I’ve just started model making too. On my desk, I have a fresh block of SuperSculpey, and plan to sculpt robots, aliens and monsters! It’ll be a nice creative outlet that gets me off the computer.
Since graduating 10 years ago, what has changed for the better? And for worse?
I never actually formally studied design. I was lucky in my early career to find an opportunity within a company where I could use my artistic skills as part of an admin job, which developed into a full-time design role.
Since starting out, the Internet has really changed things. When I began as a designer there was no YouTube. I had to learn from those around me. Now there are endless free videos that will teach pretty much anyone around the world to be a designer, and the quality of that free education is becoming better and better, and easier to access.
The design communities are also much more connected thanks to platforms such as Facebook. It’s so easy to find likeminded designers who you can learn from, and we’re all driving each other forward. The design community is very supportive and helpful.
For worse, there are now more crowdsourced design sites who exploit young and inexperienced designers. There are also more AI-driven platforms that are slowly getting better, which are taking away the lower end of the market that’s ideal for students. More access to education is also meaning there are more designers out there – some good, some bad, making it harder to stand out from the others since it’s such a crowded space.
Designers need to be savvier when it comes to marketing and positioning so that they can shine… and thankfully because of the Internet, it’s easier than ever before to learn how to do that and take action too.
I genuinely feel that we are all in a very exciting time thanks to platforms such as YouTube, Google and Facebook – in the grand scheme of things they are young platforms, and we are the first generation to experience it. There’s so much opportunity out there because of it.
What advice would you give to others, hoping to make a successful career in graphic design?
You need to show your work and be passionate when you talk about it.
I’ve known people in the past to hide their work from others due to being shy, but you need to get past that and start sharing your work so that people can see what you’re capable of doing – anyone is a potential client, so get used to showing it to everyone. In the design world, it’s your portfolio and design capability that matters above qualifications, so focus on doing great work and sharing it with the world.
Be honest with what you’ve done too. When you start out it’s easy to start comparing your work with designers that have been in the industry for 10 years or more, and putting work in your portfolio that’s not a true reflection of your ability.
A good creative director will appreciate honesty, will see potential in your early work and will be able to give you opportunities to refine your craft. If a company is seeking a junior designer, you don’t need to pretend to be something else.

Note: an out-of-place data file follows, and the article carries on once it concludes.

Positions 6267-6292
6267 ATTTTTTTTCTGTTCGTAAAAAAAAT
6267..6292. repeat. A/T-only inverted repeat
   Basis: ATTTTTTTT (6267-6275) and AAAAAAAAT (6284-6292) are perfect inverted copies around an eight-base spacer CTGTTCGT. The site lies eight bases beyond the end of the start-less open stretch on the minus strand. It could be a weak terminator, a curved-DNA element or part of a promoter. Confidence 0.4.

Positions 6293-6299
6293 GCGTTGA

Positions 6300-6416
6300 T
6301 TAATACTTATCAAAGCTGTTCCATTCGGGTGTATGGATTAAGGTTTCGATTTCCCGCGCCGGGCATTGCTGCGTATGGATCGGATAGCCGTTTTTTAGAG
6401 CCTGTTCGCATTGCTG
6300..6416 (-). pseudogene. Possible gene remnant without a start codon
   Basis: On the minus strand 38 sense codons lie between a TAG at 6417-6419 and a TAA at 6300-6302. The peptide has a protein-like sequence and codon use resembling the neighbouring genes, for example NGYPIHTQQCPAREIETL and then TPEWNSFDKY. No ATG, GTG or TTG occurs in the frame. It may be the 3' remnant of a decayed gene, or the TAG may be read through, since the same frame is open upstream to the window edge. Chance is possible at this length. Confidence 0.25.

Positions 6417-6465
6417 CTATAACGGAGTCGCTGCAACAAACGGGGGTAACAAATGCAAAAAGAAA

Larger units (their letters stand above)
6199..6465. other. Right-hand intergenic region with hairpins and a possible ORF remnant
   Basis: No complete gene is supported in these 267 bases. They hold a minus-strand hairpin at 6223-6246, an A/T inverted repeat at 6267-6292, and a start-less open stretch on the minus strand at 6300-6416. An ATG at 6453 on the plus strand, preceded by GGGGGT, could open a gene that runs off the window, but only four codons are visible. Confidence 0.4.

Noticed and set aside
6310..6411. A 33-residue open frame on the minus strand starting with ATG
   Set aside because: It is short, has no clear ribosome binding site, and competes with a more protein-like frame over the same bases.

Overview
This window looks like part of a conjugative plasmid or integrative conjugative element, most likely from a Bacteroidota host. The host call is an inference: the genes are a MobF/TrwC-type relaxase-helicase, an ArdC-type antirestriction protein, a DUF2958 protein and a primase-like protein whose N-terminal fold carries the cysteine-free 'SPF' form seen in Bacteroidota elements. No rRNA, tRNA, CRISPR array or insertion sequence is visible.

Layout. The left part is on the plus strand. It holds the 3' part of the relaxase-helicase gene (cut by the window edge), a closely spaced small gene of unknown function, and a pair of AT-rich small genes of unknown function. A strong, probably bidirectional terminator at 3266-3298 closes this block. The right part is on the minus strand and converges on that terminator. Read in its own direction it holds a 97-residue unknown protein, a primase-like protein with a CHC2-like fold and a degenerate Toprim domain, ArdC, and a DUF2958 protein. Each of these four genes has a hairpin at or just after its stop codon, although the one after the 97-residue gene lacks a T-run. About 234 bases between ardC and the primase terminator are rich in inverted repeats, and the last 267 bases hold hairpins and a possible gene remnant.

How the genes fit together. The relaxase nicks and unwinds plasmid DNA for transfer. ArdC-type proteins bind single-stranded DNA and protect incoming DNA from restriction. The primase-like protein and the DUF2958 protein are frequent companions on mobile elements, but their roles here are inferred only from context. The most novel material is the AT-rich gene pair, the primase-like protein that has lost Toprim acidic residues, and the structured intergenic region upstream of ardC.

Attitude also matters. People employ those who they think will be great to work with. A decent designer with a good attitude is more employable than someone who’s arrogant yet the most amazing designer. Be a good person. Be friendly. Be honest. People will appreciate that.
And lastly, take advantage of design communities. Find mentors. Ask questions. Learn from others. There are so many great designers out there who are willing to give up their time to help, but not many people pluck up the courage to ask.
Has there been anyone who has influenced you?
I can list out a lot of people, but a few people that have been key include David Airey, Paul Rand and Pat Fylnn.
When I started out I really looked up to David Airey. How he presented his work. How he wrote content. How he shared content with others. His books are incredible – I learned a lot from, Work for Money, Design for Love, and believe that was the book that led me to start Logo Geek. He’s such a nice guy, and I’m honoured to have got to know him personally over the past few years.
Paul Rand is the person who I would describe as the God of logo design. If I was to take advice from just one logo designer it would be him. His wisdom that’s preserved in books is incredible, and I imagine it will carry down through all of history.
And finally, Pat Flynn, who’s best known for Smart Passive Income, has taught me a lot about affiliate and online marketing through his podcast. I love his honest approach, and I hope to run my business with just as much passion and transparency as he does. I was also lucky enough to meet him in person last year to thank him for all the help.
I wouldn’t be where I am now if it was not for the above, and all the others who have helped me along the way. It’s why I want to do the same for others.